A police boss says he is having to make rural crime a priority as the recession fuels a rise in offences in the countryside.
Durham’s police commissioner Ron Hogg has been forced to act after sheep rustling became a significant concern for his force, while his counterpart in Northumbria, Vera Baird, has again spoken out about people being driven into crime by cuts in benefits.
Mr Hogg said his force is one of many to see crime rise in recent months, but this did not mean it would take its eye off rural crime.
Last year Durham officers investigating the organised theft of Swaledale sheep in the county recovered nearly three dozen animals. The force arranged a viewing day for farmers who had lost sheep to examine those seized animals, all of which were ewes.
Mr Hogg told The Journal: “Durham has seen an 8% increase in crime, and the bulk of that, just like Northumbria, is low-level crime, shoplifting, sheds, bikes. The main driver has been that low-level crime.
“But if we look at a rural context, one of our biggest drivers is sheep rustling. It has gone up, perhaps not significantly but it is a worry and a growing worry for rural communities and we’re working with neighbouring forces, North Yorkshire and Cumbria, to tackle this.
“It is a type of organised crime, not in the form of gangs but people who go out to do this job, not an opportunist crime.”
A variety of schemes are under way as part of efforts to tackle the crime, which the force thinks might be linked to a drop in living standards.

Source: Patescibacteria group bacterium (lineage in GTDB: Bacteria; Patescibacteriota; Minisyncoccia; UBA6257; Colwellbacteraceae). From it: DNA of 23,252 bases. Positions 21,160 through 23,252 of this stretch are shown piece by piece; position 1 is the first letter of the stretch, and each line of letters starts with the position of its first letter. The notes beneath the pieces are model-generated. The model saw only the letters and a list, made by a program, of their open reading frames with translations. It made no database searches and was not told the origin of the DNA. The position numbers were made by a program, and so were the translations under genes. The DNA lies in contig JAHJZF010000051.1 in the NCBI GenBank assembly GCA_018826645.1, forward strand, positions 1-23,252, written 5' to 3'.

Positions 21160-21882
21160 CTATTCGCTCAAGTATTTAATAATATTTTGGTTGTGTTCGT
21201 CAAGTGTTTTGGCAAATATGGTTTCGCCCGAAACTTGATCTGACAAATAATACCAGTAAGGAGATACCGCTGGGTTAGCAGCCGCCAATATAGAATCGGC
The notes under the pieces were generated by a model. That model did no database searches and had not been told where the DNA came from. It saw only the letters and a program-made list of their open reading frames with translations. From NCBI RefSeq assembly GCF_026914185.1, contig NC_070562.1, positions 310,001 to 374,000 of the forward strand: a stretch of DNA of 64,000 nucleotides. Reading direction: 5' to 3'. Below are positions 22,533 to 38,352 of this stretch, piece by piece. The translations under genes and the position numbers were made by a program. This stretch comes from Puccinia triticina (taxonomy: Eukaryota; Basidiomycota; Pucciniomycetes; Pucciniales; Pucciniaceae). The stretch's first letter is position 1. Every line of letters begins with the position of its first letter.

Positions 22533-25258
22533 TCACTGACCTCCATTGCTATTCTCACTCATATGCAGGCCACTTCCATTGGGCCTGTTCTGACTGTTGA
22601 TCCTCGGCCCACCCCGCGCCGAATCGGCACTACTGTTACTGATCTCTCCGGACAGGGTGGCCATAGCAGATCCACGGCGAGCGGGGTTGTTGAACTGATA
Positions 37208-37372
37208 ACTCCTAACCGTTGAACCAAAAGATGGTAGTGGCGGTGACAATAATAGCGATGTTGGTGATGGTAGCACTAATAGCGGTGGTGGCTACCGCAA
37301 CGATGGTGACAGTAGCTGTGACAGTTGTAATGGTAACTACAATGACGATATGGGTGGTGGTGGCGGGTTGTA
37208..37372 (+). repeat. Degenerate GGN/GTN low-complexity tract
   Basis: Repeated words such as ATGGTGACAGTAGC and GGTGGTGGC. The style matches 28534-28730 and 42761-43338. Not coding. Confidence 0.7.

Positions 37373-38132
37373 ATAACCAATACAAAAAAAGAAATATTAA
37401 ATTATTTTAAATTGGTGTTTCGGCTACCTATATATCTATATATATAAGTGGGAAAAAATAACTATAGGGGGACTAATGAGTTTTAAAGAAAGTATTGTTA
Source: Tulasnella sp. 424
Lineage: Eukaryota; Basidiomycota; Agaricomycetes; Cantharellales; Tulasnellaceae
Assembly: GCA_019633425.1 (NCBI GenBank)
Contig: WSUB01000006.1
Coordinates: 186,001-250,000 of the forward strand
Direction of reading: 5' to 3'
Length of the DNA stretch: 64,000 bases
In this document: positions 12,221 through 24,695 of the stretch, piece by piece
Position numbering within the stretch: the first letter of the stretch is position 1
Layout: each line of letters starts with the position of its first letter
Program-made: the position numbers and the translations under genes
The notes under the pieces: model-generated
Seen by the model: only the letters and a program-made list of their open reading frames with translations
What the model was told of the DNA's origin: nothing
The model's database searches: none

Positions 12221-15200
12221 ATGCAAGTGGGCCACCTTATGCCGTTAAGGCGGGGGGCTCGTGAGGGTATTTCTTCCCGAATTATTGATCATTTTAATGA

Mr Hogg added: “Farm Watch is very important, we have to involve the whole community, to give them radios and get them involved. We have good schemes in, say, Teesdale, Weardale, and good cross-border co-operation as well.
“We take rural crime into account when setting the budget, but it is not a major part of it, the big issues are in the large towns.
“But what we have to be careful of is that we do not overlook the sparsity. It is difficult to have high profile patrols, so we have to work very hard to keep our police numbers right in those areas.”
Durham Police has now joined a new National Rural Crime Network to help tackle the issue.
Support officer Nick Payne said: “There is a common perception that rural crime is less significant than that occurring in cities and towns. The impact of rural crime is just as serious as it is elsewhere, which is becoming an increasing problem as austerity bites and as police resources are stretched thinner.
“There are also strong links to serious organised gangs in relation to some classifications of rural crime, for example, theft of agricultural plant and machinery as well as the availability of drugs alongside more conventional issues such as wildlife and heritage crime.”
Northumbria Police Commissioner Vera Baird has also warned of a rise in crime, which she says is largely related to first-time women offenders.
“It is stealing stuff they would normally be able to pay for, such as food or nappies,” Mrs Baird said. The commissioner’s office has reported a 7% rise in crime in recent months, though the most recent figures were better.
Speaking at Newcastle Council this week, Mrs Baird said: “I feel people are being driven into this type of low-level crime by cuts in benefits.”